Unearthed: Amrita DasGupta

Scroll this

Editor’s note: This post is part of an occasional series entitled “Unearthed.” Launched by Heather Green in 2019 and currently edited by Heather Rogers, Unearthed features emerging environmental historians discussing what brought them to the field, why they value environmental history, and how it connects with life outside of academia. Find all the interviews from this series here.


Tell us a bit about yourself. What is your background (academic, life experience, hobbies, etc…)?

Born and raised in Kolkata, India, I have a Bachelor and Masters of Arts in English followed by an M.Phil in Women’s Studies. I’m currently pursuing a PhD in Gender Studies at the School of Oriental and African Studies, University of London. I also have a professional degree in drawing and painting which speaks to my love for anything artistry. I love gardening, taking care of special needs animals (especially cats) and have recently learnt bee keeping and pottery from kind communities at my field site. I belong to a family of Partition survivors, my father had witnessed Partition firsthand as a kid and thus, much of my research work is informed by it.

What brought you to the field of environmental history?

As you can tell, there was no way that I should have done environmental history. My academic background is anything but environmental history. I would say that certain geographies, its resident communities, their ecosystems, and habitats always attracted me to difficult questions. Such questions would bewilder my parents. To find answers to these “problematic questions” I found my way to environment and history of locations, and later moved to environmental history. I am reminded of an incident: Every year we visited the Sundarbans in West Bengal, India for winter picnics. I was very curious about the people living in the reserved forest. The Royal Bengal sightings pulled us to the destination annually and till date even after six years of thorough research I have not seen one Royal Bengal Tiger but have always witnessed dead bodies of tiger attack victims. Anyway, when I visited this tiger reserve with my parents as a kid, I would be intrigued about the human-animal relations there. But somehow these deltaic inhabitants were deleted from the tourist consciousness whose purpose of visit were fueled by the flora and fauna of the region. So, all my questions about the people’s lives in the delta would be met with one answer: “they have a difficult life.” The why, from when, and how of “living” these “difficult lives” would always go unanswered. Therefore, I had to find my academic way into the discipline to answer the why, how, and when.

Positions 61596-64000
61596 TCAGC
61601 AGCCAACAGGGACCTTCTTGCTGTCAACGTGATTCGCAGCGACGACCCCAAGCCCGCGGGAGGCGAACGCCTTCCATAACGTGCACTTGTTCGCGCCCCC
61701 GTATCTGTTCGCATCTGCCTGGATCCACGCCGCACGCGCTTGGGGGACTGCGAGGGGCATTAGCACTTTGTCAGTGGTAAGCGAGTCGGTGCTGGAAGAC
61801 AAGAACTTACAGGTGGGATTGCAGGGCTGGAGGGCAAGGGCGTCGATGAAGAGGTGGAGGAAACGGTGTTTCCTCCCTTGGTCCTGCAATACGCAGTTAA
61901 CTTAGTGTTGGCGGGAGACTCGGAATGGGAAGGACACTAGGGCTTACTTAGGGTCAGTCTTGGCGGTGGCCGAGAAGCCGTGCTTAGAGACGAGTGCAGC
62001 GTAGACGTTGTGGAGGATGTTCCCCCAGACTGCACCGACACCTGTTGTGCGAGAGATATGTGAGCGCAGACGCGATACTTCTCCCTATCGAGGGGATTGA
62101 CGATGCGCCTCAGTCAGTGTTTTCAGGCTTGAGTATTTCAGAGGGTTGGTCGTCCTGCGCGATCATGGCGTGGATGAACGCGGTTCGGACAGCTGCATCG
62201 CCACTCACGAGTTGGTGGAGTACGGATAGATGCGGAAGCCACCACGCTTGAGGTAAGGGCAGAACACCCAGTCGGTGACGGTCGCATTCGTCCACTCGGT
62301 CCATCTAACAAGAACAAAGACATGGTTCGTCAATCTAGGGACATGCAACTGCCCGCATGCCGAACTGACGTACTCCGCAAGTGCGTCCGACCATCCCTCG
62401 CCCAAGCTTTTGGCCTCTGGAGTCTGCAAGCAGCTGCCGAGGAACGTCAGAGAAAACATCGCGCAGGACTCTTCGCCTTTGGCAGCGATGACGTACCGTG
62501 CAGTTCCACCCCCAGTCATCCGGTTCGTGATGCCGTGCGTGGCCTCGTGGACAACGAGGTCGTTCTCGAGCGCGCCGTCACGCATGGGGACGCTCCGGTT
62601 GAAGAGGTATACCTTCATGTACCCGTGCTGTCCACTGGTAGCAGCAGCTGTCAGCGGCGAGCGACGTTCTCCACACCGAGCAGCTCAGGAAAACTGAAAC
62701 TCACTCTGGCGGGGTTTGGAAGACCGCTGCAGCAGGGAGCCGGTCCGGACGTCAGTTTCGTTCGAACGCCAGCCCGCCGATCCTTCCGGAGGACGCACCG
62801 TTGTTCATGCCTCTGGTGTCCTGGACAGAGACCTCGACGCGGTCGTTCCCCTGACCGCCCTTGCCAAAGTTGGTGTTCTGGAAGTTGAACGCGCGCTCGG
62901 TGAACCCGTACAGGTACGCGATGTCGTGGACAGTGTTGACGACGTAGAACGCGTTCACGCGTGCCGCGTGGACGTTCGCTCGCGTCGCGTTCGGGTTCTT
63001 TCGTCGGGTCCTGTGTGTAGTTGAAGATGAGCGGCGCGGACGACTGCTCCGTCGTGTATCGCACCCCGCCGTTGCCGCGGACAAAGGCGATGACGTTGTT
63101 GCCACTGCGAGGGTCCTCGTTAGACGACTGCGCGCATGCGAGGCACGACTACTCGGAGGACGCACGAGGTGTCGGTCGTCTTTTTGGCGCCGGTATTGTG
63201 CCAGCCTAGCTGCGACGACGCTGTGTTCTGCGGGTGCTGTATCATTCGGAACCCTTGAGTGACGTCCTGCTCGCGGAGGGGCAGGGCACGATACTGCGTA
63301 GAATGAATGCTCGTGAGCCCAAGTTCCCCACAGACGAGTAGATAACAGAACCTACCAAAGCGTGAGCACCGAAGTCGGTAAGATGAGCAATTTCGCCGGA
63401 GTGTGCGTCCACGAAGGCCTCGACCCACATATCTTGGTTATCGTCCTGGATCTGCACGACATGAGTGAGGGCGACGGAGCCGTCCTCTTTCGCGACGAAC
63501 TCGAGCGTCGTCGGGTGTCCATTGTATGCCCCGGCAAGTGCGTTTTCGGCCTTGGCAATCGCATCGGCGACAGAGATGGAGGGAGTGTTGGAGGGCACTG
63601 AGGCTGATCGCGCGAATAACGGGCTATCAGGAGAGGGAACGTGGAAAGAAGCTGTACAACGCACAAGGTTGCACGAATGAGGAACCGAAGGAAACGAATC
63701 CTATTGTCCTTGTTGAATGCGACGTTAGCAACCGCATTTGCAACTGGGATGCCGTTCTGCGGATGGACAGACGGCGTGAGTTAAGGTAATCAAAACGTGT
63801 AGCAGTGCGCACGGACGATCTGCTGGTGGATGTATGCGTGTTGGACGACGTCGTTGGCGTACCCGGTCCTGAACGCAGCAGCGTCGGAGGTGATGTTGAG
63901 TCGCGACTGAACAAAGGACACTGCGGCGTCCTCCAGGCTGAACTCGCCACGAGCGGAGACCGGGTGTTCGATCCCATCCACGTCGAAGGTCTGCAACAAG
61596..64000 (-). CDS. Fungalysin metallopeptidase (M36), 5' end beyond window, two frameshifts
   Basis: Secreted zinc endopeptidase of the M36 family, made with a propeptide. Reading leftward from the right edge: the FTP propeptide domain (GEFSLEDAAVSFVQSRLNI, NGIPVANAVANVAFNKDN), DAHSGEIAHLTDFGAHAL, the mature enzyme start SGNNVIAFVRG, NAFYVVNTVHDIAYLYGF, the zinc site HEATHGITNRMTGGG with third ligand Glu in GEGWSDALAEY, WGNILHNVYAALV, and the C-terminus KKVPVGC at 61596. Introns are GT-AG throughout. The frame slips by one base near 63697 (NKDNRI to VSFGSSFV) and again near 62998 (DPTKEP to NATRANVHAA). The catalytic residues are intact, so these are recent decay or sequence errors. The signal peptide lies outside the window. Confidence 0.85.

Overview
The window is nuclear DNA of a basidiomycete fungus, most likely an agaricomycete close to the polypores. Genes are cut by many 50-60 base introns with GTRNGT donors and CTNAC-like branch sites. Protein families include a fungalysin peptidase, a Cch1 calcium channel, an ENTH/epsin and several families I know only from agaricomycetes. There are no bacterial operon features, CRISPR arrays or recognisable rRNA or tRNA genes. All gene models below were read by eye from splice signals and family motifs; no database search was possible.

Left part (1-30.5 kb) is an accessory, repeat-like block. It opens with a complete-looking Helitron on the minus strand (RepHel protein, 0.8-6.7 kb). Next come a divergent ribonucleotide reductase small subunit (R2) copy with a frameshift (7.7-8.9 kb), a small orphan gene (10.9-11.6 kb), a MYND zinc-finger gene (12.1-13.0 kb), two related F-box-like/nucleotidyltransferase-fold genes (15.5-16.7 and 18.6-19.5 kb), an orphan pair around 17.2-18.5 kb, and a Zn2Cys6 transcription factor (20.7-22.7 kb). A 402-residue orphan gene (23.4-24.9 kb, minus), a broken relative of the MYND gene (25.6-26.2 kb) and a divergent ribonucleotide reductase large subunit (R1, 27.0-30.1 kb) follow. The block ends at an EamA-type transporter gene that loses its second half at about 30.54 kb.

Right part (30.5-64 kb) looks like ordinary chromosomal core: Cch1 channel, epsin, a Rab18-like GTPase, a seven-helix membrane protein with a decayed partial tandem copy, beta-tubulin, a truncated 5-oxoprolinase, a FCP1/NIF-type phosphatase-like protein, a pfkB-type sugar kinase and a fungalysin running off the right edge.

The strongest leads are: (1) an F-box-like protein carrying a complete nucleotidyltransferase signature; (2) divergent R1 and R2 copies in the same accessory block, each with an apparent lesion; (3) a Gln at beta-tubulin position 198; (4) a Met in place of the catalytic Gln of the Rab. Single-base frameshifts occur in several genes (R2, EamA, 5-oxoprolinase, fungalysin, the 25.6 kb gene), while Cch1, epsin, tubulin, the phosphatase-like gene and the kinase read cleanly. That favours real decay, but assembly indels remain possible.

What is your favourite part of doing environment-focused historical research?

My favorite part will always be knowing the communities I work with and being touched by their warmth and kindness.

What part of studying environmental history most excites you? What is most daunting?

The most exciting and the most daunting part is the archives. The immeasurable excitement of researching in archives and finding lost portions of history scribbled in some handwritten letter or contract and understanding them by reading “against the gain” is something I will always cherish. However, this excitement is soon diminished once I am unable to find a necessary file as they might have been misplaced or destroyed.

Where is your favourite place to be?

I am very adaptive. I can stay in any locales and make myself happy whether it’s urban, rural, arctic, or tropical. If I get to choose, I will always pick a rural space in Bengal, where I can have my own farm to take care of animals and do subsistence farming. I love the greenery around with a bright sun shining in the sky. Maybe one day, when I retire, I will shift to such spaces of comfort. Till then I will work hard towards building such a future.

Other than your current focus, what is another area of environmental history that interests you?

Apart from my current research, I am interested in environmental history of places affected, destroyed, and abandoned by effects of nuclear power plants and weapons. This would encompass but not limited to: Fukushima (Japan), Hiroshima and Nagasaki (Japan), Chernobyl (Ukraine), Pokhran (India), Sellafield (United Kingdom), and Three Miles Island (United States).

Do you have a favourite book, podcast, film, work of art related to the natural world that you would recommend others check out?

Recently, I have been very impressed by the documentary “All that Breathes” by Shaunak Sen.

Why do you think environmental history is an important field of study?

Environmental history will always hold importance as it is one of the plausible ways of finding the when, what, where and how of people and place. It helps to draw a continuity from ages far away to recent times. It also allows you to comprehend why the present looks and performs in the way it appears and acts.

Where can folks follow your work or connect with you?

I can be contacted on my twitter account @AmritaDasGupta9.


Feature image: Courtesy of Thermo Fisher Scientific.
The following two tabs change content below.

Heather Rogers

I am a graduate student in the Digital Humanities program at McGill University. My research focuses on digital environmental humanities (DEH), new materialism, critical plant studies, and botanical history.

NiCHE encourages comments and constructive discussion of our articles. We reserve the right to delete comments that fail to meet our guidelines including comments under aliases, or that contain spam, harassment, or attacks on an individual.